Challenges and opportunities for production studios

Charlene Govender, Sasani Studios


Screen Africa chats to Charlene Govender of Sasani Studios about how increased investment in local studios could influence the trajectory of the South African production industry.  

According to PwC’s Insights from the Entertainment and Media Outlook (2019-2023), the South African film and television industry market revenue is expected to reach the R40 billion mark over the next three years.

Despite the positive outlook, however, the industry is not without its commercial pitfalls, with the public broadcaster fostering uncertainty by pulling the plug on some of the country’s most popular and longstanding productions. While the SABC ails and simultaneously looks to re-position itself as the key-player in this sphere, the attention now shifts to other players, including independent and privately-owned platforms, to take up the mantle.

With an expected increase in the amount of productions that will be carried out over the next few years, it is imperative to understand the role of production facilities in this growth and why it is important to invest and improve the standard of studios across the board.

The Role of Foreign Investors

It is not all doom and gloom, however, as the failure of the SABC has opened up the industry to new opportunities and possible participation by organisations with private resources, including those from outside the country.

“Overseas investors would be more comfortable to bring in foreign productions, which would enhance creativity in our local market and result in job creation, as well as a high level output of content,” says Sasani Studio’s Charlene Govender.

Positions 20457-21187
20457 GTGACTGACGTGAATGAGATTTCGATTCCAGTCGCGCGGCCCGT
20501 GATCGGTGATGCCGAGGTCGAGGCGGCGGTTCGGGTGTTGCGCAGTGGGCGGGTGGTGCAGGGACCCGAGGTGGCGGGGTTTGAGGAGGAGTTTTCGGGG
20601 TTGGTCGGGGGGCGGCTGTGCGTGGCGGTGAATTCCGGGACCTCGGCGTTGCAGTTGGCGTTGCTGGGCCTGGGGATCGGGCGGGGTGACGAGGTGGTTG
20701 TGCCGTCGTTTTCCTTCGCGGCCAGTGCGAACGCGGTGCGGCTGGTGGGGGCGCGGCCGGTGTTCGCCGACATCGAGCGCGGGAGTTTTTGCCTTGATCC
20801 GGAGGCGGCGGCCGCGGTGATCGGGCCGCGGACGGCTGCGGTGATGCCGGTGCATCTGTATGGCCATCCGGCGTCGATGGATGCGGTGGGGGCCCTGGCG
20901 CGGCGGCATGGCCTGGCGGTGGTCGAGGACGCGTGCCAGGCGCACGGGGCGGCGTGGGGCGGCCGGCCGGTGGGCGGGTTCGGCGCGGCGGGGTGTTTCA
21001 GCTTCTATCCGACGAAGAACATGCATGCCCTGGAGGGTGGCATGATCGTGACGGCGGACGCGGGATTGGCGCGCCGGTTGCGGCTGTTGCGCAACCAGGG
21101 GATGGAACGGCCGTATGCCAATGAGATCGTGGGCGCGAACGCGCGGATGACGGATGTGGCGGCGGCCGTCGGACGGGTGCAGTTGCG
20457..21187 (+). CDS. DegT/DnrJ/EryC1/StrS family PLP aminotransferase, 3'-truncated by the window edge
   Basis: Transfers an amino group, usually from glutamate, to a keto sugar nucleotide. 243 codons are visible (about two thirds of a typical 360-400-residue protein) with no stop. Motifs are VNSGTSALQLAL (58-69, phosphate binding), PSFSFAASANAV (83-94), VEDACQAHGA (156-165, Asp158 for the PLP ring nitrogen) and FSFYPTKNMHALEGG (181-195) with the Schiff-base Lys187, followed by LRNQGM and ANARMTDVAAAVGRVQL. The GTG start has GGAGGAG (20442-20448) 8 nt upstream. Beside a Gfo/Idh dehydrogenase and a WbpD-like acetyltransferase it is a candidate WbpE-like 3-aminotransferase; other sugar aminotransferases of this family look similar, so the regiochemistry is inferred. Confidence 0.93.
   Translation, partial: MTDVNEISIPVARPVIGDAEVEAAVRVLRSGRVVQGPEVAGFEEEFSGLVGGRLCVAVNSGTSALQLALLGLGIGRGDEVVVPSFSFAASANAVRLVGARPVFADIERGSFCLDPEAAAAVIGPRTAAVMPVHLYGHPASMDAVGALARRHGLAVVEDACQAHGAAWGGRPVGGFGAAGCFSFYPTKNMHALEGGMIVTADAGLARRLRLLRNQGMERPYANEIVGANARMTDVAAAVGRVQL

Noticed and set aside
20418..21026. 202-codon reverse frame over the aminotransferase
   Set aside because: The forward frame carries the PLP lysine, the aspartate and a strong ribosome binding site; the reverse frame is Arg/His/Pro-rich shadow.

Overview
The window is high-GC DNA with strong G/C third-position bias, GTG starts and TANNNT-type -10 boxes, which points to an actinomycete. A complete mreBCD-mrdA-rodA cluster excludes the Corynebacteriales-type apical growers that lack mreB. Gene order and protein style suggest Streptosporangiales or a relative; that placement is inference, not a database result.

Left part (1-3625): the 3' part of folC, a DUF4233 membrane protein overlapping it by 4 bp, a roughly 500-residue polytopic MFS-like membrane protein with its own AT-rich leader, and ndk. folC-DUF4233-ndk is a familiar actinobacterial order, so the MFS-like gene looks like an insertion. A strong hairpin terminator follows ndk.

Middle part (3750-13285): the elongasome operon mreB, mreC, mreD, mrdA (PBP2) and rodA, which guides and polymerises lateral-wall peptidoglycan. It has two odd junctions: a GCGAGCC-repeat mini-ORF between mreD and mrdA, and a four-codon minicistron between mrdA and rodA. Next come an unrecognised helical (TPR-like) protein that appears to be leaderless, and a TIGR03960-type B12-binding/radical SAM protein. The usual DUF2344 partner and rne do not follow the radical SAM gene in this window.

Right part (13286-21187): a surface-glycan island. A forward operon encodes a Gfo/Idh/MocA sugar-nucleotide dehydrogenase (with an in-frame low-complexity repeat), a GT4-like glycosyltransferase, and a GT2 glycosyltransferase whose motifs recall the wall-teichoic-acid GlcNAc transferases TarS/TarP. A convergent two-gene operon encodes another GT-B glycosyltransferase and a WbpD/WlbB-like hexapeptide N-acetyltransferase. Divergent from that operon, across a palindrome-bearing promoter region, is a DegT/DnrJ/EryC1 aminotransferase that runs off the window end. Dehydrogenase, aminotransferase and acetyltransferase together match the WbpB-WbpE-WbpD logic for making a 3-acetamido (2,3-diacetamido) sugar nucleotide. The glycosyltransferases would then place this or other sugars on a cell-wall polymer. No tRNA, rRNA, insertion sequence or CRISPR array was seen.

However, attracting those resources to our shores is impacted by a number of factors, some of which are favourable and others not.

“The steady decline of South Africa’s currency, albeit detrimental to our economy at large, is an attractive factor for many foreign investors,” Govender says. “Foreign investors, on the basis that the rand has declined, therefore look forward to lower fees for purpose-built studios, predictable production schedules and conditions that will propel a higher rate of return on investment.”

The country’s legislature around the production of international projects is seemingly luring more international production houses to explore local studio offerings, as there are highly appealing financial benefits (including tax rebates) for foreign companies that meet the incentive criteria.

“There is a move for foreign investment into the country, with the intention of using South Africa as the ‘African-base’ (for foreign investors), with purpose-built studios and infrastructure. However, our television and film industry needs to remain relevant on the international stage: for the industry to achieve a high level of content output, the infrastructure needs to be continuously maintained and upgraded to suit the ever-changing technology and what society dictates.”

Revisiting the Business Model

In Sasani Studio’s case, one of the strategies they aim to implement in order to secure consistent industry penetration is re-working their business model.